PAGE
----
That was the question I kept pondering during the Mesh 2011 conference.
First Emily Bell from the Columbia School of Journalism regaled us about pay walls, apps and other largely futile efforts to control “the disruption.”
Then Ron Deibert from Citizen Lab spooked us with true tales of cyber crime morphing out of control.
Tony Burman described how Al Jazeera goes where other camera aren’t allowed and then gives away its footage. How disruptive.
Mozilla Foundation’s Mark Surman stressed the need to constantly innovate or lose what little control we have.
Gaming expert Gabe Zichermann warned how Killer types go for control by squashing their foes, not just in online games.
As with free speech, most of us accept reasonable limits on our Internet freedom. We know it’s wrong to steal money, identity and some, but not all, secrets.
We know we have to make money to survive. If we have valued free content, visitors will put up with advertising or even enjoy shopping. A few will buy.
Control issues were was also on the lips of many people I spoke to. People from companies still struggling out of the old mindset confided how their bosses refusal to sede more control doomed their best online efforts. Many from internet-savvy companies lamented the difficulty of silencing the trolls.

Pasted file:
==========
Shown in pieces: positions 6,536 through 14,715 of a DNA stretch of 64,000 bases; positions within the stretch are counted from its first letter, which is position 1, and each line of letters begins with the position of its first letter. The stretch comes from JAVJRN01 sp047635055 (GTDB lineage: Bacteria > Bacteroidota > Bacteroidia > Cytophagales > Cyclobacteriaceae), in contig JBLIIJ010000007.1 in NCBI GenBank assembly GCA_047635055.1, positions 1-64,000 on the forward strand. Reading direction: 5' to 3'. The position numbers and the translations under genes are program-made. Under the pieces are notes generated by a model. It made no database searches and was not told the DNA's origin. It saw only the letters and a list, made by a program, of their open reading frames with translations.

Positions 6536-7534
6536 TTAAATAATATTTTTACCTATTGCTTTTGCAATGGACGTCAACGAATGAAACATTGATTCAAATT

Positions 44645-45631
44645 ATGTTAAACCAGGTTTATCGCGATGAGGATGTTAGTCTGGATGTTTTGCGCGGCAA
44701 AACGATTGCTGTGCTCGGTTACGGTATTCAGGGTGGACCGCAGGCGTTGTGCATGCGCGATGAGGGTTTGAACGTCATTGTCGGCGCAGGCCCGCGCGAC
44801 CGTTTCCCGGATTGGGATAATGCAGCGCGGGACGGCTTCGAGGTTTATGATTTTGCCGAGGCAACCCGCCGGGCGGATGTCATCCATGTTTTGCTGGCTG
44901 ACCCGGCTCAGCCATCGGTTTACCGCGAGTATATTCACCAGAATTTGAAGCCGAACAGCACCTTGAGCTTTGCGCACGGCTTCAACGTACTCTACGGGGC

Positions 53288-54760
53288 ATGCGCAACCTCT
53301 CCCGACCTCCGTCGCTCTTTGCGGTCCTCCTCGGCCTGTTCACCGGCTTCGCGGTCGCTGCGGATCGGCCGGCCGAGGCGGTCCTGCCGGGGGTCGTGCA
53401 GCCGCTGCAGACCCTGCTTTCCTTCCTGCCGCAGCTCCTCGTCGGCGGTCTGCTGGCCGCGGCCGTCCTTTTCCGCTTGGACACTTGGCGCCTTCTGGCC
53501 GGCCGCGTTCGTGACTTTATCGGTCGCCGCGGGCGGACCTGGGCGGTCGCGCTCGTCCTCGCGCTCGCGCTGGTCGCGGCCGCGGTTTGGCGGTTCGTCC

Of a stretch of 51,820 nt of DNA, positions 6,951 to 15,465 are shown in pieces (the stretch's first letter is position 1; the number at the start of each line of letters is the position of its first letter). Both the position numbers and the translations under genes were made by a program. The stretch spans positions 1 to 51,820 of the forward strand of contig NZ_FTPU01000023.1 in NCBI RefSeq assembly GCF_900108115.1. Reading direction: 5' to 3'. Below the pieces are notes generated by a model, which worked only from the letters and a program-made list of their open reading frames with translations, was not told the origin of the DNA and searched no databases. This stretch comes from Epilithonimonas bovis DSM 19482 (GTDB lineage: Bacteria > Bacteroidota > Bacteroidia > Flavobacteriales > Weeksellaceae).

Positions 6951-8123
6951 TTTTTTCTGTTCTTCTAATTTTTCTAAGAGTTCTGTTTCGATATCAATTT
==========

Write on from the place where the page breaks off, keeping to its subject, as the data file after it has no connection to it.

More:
Sure, we need reasonable controls to avoid the evil extremes. But not too much. Consider the outrage Ron generated over Harper’s omnibus crime bill, which will let law enforcement officials seize records from internet service providers with no judicial oversight.
There emerged no agreement over what needs to be controlled or surrendered to thwart evil or champion freedom. After all, there are no black and white answers, just countless swirling shades of gray.
That’s why we need to keep talking, voices louder as the world spins faster. Not just in tweets, updates and comments.
Thanks, Mesh organizers, for giving us so many platforms, angles and inspirations to do just that.